Visual Art “Exhibition Copy”
posted by April 17 at 10:35 AMon
The star show at the Guggenheim Museum in New York right now is a solo exhibition by explosion-happy Chinese artist Cai Guo-Qiang. The show’s big centerpiece, snaking all the way up inside the Frank Lloyd Wright spiral, is Seattle Art Museum’s Inopportune: Stage One.
Looks good, no?
But wait—the same piece is up at SAM right now. How’s that possible? Is the piece editioned?
This morning I ran across this little caption under an image of the installation on the Guggenheim’s web site: “Seattle Art Museum, Gift of Robert M. Arnold, in honor of the 75th Anniversary of the Seattle Art Museum, 2006. Exhibition copy installed at Solomon R. Guggenheim Museum, New York, 2008.”
Now hang on.
I’m imagining that the defense for doing this is that the work is conceptual. Essentially: that the art is an idea that can be executed over and over again, rather than an idea that rests in specific materials—in this case, the white Mercurys and Ford Tauruses—themselves. The museum’s text describing the piece says as much: “The concept of Inopportune: Stage One has been reconfigured…” (emphasis mine).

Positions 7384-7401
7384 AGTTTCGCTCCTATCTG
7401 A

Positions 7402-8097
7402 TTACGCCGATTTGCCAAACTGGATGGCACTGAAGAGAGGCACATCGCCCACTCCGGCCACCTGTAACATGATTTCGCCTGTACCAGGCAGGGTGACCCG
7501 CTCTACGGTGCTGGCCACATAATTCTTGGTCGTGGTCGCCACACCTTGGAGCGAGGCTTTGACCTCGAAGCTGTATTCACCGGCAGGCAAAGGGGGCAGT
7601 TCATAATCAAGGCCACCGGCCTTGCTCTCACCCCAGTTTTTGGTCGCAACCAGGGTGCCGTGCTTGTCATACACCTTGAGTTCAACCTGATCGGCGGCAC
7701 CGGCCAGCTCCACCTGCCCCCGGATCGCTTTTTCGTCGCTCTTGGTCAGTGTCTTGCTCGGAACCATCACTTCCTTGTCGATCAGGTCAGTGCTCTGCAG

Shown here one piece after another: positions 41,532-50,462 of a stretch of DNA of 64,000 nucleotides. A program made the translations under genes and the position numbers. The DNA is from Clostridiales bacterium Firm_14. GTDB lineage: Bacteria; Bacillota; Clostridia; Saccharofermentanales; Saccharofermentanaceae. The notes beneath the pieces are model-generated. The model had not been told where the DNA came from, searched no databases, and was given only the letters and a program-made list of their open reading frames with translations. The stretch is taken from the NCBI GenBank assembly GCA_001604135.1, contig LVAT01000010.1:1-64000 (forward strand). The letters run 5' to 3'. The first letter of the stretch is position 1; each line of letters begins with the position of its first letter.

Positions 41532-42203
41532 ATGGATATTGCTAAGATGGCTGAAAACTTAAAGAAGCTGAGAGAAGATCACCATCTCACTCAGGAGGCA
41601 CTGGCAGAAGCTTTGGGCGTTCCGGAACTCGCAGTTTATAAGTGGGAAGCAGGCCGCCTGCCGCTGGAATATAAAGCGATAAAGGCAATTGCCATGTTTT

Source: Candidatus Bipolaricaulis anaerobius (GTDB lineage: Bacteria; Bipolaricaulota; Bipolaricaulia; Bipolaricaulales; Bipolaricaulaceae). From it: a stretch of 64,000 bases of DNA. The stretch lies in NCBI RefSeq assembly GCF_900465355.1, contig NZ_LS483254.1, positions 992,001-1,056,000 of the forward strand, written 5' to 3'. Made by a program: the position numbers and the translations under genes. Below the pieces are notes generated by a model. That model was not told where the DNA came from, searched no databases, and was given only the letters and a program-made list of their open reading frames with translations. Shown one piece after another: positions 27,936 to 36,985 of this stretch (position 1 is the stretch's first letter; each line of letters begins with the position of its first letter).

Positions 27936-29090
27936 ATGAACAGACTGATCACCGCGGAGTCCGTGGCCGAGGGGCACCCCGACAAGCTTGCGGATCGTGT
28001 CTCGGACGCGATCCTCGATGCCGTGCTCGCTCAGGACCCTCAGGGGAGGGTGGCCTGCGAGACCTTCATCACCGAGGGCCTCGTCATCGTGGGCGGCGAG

But if that’s the case, if there is no physical original, then why is this one called a “copy”? And why not make exhibition copies for every work in the show, rather than going to the trouble of gathering together originals? (See the curatorial model of Triple Candie—unauthorized retrospectives and copies all around!—for the truly radical take on this idea.)
More likely than any artistic motivation are career-based, logistical, and publicity justifications. The artist and the museum probably simply wanted the spectacular piece (first created at Mass MOCA) to get a New York audience. That’s fine, but let’s not confuse it with theoretical reasoning. Sol LeWitt, to my great dismay, is dead, and the practice of artists, galleries, and institutions using conceptualism as an all-purpose cover needs to die, too.